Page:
Myths about MBA

According to Business Because, if you want an MBA to count, you need to go to Harvard

Or Wharton, or Stanford, or even INSEAD. Wrong! Yes, the brand name is important. Typically, top-tier business schools have bigger alumni networks and can set you up for success on a global scale.

But there’s life beyond the MBA rankings. Outside the elite, there’s plenty of value to be had in doing an MBA. Take Fox School of Business at Temple University, where if you get in you can almost guarantee you’re going to get a job afterward even if you’re an international.

MBAs are just egomaniacs bound for Goldman Sachs

In April, I met with Stuart Robinson, the new MBA director at the UK’s University of Exeter Business School. Stuart spoke of MBA students building family businesses, of small-scale social entrepreneurs, of an Australian student who runs a small farm in a remote area of Senegal— there are no big-shot bankers present here.

At Lancaster University Management School, I’m told there’s only one former consultant in the current MBA class. The stereotypes around MBA programs are outdated, and MBA applicants know it.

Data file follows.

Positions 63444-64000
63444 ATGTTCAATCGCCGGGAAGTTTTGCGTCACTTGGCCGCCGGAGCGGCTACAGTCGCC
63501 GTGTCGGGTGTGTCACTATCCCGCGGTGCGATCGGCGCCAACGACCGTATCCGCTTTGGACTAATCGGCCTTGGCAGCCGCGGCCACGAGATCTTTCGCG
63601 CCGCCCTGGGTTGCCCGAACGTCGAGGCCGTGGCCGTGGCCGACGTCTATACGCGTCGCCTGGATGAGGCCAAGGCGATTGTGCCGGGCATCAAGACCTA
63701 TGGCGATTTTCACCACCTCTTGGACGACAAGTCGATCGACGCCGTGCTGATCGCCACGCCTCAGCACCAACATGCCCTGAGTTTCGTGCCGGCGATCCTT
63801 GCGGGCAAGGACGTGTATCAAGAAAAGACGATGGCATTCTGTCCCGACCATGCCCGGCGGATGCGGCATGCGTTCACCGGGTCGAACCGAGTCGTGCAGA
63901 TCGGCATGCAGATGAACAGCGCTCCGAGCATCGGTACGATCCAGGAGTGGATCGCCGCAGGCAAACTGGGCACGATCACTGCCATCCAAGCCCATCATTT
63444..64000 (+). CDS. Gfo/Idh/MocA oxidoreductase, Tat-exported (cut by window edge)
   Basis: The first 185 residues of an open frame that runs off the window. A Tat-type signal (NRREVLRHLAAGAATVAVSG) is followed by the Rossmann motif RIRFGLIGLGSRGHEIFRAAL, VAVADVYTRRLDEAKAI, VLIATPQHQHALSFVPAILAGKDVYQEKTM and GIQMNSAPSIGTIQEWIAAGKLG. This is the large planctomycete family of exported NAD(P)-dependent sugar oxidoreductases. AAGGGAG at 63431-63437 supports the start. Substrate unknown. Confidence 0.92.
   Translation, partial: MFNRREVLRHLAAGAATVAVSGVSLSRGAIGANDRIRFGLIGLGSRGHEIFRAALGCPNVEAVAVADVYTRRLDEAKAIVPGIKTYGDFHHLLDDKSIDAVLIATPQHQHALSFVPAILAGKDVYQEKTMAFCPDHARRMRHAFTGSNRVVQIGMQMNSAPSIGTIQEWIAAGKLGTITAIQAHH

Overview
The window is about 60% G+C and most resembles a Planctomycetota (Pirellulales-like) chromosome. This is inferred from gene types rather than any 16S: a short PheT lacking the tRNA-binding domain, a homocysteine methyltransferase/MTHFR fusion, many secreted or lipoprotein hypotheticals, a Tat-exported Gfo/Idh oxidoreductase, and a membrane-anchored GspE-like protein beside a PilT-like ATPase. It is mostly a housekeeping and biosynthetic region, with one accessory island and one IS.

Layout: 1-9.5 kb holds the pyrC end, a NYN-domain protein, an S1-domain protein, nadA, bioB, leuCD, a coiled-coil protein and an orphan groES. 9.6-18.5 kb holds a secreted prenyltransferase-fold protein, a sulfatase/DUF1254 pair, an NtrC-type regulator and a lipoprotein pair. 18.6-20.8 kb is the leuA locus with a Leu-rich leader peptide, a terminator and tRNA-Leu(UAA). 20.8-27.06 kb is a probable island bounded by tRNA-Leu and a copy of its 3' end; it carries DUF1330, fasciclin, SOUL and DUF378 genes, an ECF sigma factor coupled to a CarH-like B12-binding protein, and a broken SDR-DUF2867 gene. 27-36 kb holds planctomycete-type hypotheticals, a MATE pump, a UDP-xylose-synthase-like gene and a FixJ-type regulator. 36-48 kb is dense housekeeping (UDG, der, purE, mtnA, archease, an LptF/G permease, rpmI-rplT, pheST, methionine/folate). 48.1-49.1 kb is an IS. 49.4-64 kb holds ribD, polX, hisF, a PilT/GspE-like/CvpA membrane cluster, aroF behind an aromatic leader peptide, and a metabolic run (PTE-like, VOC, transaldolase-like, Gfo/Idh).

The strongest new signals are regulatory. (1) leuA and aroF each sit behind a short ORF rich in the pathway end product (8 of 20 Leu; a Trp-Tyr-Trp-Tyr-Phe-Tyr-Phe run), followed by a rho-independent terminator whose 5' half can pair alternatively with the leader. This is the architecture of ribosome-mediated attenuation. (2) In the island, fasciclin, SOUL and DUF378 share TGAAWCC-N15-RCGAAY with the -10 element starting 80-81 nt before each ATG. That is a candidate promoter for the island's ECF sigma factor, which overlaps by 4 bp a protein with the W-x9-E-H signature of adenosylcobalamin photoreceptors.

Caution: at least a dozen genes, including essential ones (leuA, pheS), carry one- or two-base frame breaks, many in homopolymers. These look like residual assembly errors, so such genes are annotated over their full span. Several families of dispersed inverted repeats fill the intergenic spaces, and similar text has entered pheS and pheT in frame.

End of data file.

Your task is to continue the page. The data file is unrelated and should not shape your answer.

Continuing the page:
MBA programs are too expensive

Yes, MBA programs are expensive. If you want to join Harvard’s MBA class of 2020, you’re looking at paying more than $146,000 over the two years in tuition alone.

MBA=Success

You’ve spent sleepless nights studying after work, you’ve sweated through the GMAT or the GRE, you took the leap and quit your job, and you got into your first-choice business school. Now, you can relax; breath; smile. Success, respect, and hundreds of thousands of dollars lie in wait.

The MBA is the be-all and end-all of graduate management education

It’s the world’s foremost postgraduate management degree, but the MBA is expensive to do and expensive to run. Some business schools are shelving their MBA programs.

London’s Kings College Business School opened in 2017 with no MBA program on offer, while London School of Economics (LSE) offers an Executive Global Master’s in Management (EGMiM), marketed as the alternative to the MBA.

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